Monthly Archives: April 2014

Hmm … how to punctuate abbreviations?

This week, we again pull a question from the mailbag:

Dear Scribe:

How do we punctuate abbreviations such as Jr., M.D., Ph.D, Inc., and L.L.C.?

/s/ Loyal reader, J.D.

Dear loyal, here is the short answer to your question:  it depends.

When you have an abbreviation like “Jr.” or “Sr.” that follows a personal name, don’t insert a comma before the name, e.g.,

  • Correct:      Martin Luther King Jr. was one of the key leaders of the national civil rights movement.
  • Incorrect:   Al Gore, Jr. narrowly lost the 2000 presidential election.

But you should insert a comma before academic-degree abbreviations after a personal name, e.g.,

  • Correct:      Jacob “Jack” Kevorkian, M.D. was an American pathologist who was often known by the nickname “Dr. Death.”
  • Incorrect:   The Imperial College awarded a doctorate degree to rocker Brian May Ph.D (who wrote the Queen classics “We Will Rock You” and “The Show Must Go On”) in 2007.

And always insert a comma between a company name and a business-enterprise abbreviation, e.g.,

  • Correct:      Michael Jordan signed lucrative endorsement deals with Nike, Inc.
  • Incorrect:   The Portland Trail Blazers professional basketball team is owned by Trail Blazers Inc.

Finally, as illustrated in the examples above, don’t insert a comma after any such abbreviation to separate it from the rest of the sentence.

That is all for now …

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Filed under Punctuation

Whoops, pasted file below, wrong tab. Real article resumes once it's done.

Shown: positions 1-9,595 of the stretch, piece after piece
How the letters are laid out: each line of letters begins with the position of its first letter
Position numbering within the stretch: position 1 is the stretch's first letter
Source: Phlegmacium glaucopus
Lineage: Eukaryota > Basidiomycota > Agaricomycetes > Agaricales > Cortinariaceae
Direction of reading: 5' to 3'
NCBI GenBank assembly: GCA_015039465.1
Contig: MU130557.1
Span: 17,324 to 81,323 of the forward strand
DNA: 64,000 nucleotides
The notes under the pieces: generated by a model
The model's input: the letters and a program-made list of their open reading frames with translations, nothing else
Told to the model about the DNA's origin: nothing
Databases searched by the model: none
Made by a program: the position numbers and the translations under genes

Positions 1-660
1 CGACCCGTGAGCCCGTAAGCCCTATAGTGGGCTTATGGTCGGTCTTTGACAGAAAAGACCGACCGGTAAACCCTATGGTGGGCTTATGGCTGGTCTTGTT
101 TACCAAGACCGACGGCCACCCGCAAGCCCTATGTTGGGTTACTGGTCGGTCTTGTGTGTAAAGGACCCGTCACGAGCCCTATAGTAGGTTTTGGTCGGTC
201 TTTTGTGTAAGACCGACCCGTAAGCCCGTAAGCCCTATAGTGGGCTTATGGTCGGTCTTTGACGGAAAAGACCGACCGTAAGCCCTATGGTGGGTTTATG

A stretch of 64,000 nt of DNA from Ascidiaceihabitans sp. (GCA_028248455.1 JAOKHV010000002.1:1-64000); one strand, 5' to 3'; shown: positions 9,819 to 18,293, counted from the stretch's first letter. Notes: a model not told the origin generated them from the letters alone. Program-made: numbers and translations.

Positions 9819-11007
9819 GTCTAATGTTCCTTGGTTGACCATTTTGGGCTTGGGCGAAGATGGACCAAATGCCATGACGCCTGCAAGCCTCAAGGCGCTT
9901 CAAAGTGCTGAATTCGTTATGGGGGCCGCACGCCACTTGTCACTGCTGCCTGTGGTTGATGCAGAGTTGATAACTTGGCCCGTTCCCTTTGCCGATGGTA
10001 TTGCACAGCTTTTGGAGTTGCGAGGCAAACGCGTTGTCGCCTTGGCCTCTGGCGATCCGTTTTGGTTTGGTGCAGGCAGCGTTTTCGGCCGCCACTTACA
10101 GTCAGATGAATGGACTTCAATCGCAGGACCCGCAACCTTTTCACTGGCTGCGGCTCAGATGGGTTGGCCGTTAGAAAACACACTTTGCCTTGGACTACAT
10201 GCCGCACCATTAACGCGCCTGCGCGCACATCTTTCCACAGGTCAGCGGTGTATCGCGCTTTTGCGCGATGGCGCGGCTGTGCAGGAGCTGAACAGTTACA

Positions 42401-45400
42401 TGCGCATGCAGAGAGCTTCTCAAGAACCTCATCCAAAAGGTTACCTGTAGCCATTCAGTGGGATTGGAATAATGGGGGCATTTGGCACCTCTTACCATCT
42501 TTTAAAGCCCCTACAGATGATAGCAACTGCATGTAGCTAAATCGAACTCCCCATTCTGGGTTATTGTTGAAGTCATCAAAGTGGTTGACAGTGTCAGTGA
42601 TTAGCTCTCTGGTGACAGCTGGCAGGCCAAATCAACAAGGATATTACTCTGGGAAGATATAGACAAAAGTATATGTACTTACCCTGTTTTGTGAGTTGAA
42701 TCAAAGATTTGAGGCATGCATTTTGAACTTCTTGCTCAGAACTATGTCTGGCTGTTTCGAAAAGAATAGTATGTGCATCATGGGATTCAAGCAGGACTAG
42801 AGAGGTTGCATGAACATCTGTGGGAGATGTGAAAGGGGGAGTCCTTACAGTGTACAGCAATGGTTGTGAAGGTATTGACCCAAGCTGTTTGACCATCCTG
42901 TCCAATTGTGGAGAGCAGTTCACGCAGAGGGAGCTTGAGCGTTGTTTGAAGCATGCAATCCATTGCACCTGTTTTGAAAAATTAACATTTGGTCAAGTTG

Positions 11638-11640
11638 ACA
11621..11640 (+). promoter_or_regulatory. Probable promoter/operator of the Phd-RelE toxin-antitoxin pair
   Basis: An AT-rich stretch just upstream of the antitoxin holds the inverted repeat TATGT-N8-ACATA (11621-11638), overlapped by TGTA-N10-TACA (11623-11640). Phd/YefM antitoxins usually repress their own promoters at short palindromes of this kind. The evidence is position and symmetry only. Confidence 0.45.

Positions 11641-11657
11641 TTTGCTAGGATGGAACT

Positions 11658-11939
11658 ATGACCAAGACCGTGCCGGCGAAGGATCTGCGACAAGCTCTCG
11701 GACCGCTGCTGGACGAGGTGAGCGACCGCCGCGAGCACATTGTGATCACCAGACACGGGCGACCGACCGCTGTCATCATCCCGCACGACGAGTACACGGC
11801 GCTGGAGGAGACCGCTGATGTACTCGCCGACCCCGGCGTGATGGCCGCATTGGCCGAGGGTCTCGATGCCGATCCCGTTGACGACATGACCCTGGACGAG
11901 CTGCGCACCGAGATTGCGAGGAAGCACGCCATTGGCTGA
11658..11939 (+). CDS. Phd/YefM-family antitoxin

The Scribe’s Tip: Money – It’s a Gas!

As Pink Floyd once observed, “Money, it’s a gas/Grab that cash with both hands and make a stash.”  So today let’s talk about money, and more specifically, how to express dollars and cents in your writing.

First, when referring to dollars, use a dollar sign—don’t spell out “dollars”:

  • Correct:       $2 million
  • Incorrect:   $2 million dollars
  • Incorrect:   2 million dollars

And second, please leave cents out of your writing unless you are referring to mixed dollar and cents amounts:

  • Correct:      The judgment awarded $49,150.35 in damages and $945.32 in costs.
  • Correct:      The judgment awarded $49,150.35 in damages and $945.32 in costs.
  • Correct:      The judgment awarded $49,150 in damages and $945 in costs.
  • Incorrect:   The judgment awarded $49,150.00 in damages and $945.00 in costs.

Finally, at the risk of stirring up controversy, the Scribe must point out that Pink Floyd got one thing wrong.  Although they sang, “Money, so they say/Is the root of all evil today,” the actual saying—often attributed to ancient Greek poet Phocylides—is “The love of money is the mother of all evils.”  (Yes, the Scribe is aware that the saying also appears in 1 Timothy 6:10, but Phocylides said it first.)

That is all for now …

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Filed under Grammar